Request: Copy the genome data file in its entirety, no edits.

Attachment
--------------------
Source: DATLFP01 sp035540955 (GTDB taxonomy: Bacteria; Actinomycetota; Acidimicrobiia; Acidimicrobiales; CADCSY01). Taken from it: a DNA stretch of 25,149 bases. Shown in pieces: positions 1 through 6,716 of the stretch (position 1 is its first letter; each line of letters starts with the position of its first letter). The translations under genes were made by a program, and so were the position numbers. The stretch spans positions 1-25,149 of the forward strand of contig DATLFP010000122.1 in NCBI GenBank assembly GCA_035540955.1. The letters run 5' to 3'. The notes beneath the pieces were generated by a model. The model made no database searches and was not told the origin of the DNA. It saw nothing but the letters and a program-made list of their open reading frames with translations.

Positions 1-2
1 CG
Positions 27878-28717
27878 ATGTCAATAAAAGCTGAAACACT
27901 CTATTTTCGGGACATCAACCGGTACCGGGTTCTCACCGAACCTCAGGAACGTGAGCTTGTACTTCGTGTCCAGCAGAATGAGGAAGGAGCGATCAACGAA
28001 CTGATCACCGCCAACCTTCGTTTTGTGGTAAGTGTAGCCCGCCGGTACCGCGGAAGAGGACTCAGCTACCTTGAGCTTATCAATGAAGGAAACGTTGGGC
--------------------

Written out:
Source: DATLFP01 sp035540955 (GTDB taxonomy: Bacteria; Actinomycetota; Acidimicrobiia; Acidimicrobiales; CADCSY01). Taken from it: a DNA stretch of 25,149 bases. Shown in pieces: positions 1 through 6,716 of the stretch (position 1 is its first letter; each line of letters starts with the position of its first letter). The translations under genes were made by a program, and so were the position numbers. The stretch spans positions 1-25,149 of the forward strand of contig DATLFP010000122.1 in NCBI GenBank assembly GCA_035540955.1. The letters run 5' to 3'. The notes beneath the pieces were generated by a model. The model made no database searches and was not told the origin of the DNA. It saw nothing but the letters and a program-made list of their open reading frames with translations.

Positions 1-2
1 CG
Positions 27878-28717
27878 ATGTCAATAAAAGCTGAAACACT
27901 CTATTTTCGGGACATCAACCGGTACCGGGTTCTCACCGAACCTCAGGAACGTGAGCTTGTACTTCGTGTCCAGCAGAATGAGGAAGGAGCGATCAACGAA
28001 CTGATCACCGCCAACCTTCGTTTTGTGGTAAGTGTAGCCCGCCGGTACCGCGGAAGAGGACTCAGCTACCTTGAGCTTATCAATGAAGGAAACGTTGGGC